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Biden Budget Resurrects ‘Build Back Better’ Retirement Plan Revenue Raisers

The Administration’s fiscal year 2024 budget proposes massive tax increases on corporations and upper-income taxpayers, including a proposal from the Build Back Better Act[1] to limit how much taxpayers are allowed to accumulate in their retirement plans.
According to the Treasury Department’s description, the five-part retirement proposal would modify rules relating to retirement plans by preventing “excessive accumulations by high-income taxpayers in tax-favored retirement accounts and make other reforms.” The White House estimates that these changes would raise $22.7 billion over the period 2024-2033.
Distributions of excess retirement plan accruals: The proposal would impose special distribution rules on high-income taxpayers with large retirement account balances. As such, a high-income taxpayer with an aggregate vested account balance under tax-favored retirement arrangements that exceeded $10 million in a preceding calendar year would be required to distribute a minimum of 50% of that excess. The arrangements included in this calculation would be:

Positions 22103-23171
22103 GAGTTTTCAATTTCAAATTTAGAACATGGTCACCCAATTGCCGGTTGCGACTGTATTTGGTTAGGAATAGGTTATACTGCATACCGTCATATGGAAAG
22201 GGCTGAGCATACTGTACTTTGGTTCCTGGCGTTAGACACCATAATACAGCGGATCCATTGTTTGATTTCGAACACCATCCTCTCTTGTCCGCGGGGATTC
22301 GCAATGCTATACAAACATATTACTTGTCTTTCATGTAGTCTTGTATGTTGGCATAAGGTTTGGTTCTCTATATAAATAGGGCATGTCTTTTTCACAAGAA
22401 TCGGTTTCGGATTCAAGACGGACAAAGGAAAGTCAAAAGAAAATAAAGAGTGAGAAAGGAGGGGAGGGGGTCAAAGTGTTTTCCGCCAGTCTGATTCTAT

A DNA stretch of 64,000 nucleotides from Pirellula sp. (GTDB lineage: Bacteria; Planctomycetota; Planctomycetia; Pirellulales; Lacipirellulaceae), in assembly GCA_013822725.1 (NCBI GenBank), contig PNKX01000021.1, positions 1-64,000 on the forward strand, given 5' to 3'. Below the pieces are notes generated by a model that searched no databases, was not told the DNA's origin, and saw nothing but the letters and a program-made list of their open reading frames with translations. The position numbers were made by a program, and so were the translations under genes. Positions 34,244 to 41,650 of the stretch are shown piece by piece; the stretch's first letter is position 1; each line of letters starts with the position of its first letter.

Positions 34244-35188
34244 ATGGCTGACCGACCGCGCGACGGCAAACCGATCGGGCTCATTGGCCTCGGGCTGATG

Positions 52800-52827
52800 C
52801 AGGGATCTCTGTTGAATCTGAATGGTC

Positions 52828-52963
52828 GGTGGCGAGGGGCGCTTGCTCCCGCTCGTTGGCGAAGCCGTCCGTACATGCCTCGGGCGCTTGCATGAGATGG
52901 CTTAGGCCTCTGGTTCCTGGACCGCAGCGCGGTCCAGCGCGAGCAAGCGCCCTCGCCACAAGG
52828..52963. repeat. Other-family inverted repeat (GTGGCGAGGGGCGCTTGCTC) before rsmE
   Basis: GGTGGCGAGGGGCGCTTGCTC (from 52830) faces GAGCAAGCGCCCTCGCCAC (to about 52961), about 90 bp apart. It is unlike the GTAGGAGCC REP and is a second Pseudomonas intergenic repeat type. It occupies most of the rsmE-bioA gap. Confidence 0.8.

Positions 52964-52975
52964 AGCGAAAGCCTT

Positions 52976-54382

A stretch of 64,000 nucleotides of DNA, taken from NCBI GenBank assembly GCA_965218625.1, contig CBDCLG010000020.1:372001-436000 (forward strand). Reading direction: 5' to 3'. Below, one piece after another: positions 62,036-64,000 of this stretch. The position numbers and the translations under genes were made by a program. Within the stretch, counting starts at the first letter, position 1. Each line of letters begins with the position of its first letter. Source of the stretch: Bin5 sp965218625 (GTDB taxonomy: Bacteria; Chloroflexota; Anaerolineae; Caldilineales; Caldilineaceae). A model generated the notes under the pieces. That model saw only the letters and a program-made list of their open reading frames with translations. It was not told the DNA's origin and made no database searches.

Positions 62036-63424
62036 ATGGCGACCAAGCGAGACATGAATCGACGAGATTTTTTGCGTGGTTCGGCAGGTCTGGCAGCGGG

• defined contribution plans to which Internal Revenue Code (IRC) Section 401(a) or 403(a) applies;
  • annuity contracts under IRC Section 403(b);
  • eligible deferred compensation plans described in IRC Section 457(b); and
  • IRAs.
If the high-income taxpayer’s aggregate vested account balance exceeds $20 million, then the required distribution is subject to a floor, which would be the lesser of (a) that excess and (b) the portion of the taxpayer’s aggregate vested account balance that is held in a Roth IRA or designated Roth account.